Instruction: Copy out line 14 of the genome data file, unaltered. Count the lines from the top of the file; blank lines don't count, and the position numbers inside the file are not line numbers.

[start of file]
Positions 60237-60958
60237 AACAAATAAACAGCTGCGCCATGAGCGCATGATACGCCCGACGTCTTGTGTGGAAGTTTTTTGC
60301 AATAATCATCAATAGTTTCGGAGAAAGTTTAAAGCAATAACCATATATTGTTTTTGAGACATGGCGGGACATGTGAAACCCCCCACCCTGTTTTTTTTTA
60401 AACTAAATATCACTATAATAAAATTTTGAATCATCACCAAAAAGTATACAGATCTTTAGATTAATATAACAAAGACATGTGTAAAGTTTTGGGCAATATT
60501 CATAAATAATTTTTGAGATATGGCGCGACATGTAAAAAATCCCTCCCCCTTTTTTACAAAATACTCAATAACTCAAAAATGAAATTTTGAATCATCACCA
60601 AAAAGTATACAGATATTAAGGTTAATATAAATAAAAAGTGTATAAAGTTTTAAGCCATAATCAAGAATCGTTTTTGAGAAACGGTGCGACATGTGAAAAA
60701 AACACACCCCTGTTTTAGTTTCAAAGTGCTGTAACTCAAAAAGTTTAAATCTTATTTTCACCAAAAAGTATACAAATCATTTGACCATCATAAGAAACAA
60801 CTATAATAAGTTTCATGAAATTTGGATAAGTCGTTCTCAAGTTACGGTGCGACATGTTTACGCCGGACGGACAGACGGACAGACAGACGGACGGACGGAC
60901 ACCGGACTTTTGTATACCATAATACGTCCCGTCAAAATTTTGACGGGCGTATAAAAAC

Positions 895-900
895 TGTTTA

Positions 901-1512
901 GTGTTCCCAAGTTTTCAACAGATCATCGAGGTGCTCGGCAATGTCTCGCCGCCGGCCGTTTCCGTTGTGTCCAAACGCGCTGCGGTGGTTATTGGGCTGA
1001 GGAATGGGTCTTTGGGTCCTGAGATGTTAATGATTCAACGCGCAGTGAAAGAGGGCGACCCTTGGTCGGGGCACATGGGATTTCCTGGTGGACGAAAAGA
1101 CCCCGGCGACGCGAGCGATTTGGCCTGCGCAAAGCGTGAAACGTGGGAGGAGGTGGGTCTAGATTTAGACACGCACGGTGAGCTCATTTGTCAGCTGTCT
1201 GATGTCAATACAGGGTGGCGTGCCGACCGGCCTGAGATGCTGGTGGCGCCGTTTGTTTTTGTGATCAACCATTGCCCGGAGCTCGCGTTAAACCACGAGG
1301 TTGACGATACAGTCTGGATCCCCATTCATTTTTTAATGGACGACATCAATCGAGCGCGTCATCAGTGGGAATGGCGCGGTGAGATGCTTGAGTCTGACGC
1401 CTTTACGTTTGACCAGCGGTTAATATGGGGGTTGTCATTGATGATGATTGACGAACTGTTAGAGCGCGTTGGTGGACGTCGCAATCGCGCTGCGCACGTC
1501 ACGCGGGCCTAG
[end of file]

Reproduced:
1001 GGAATGGGTCTTTGGGTCCTGAGATGTTAATGATTCAACGCGCAGTGAAAGAGGGCGACCCTTGGTCGGGGCACATGGGATTTCCTGGTGGACGAAAAGA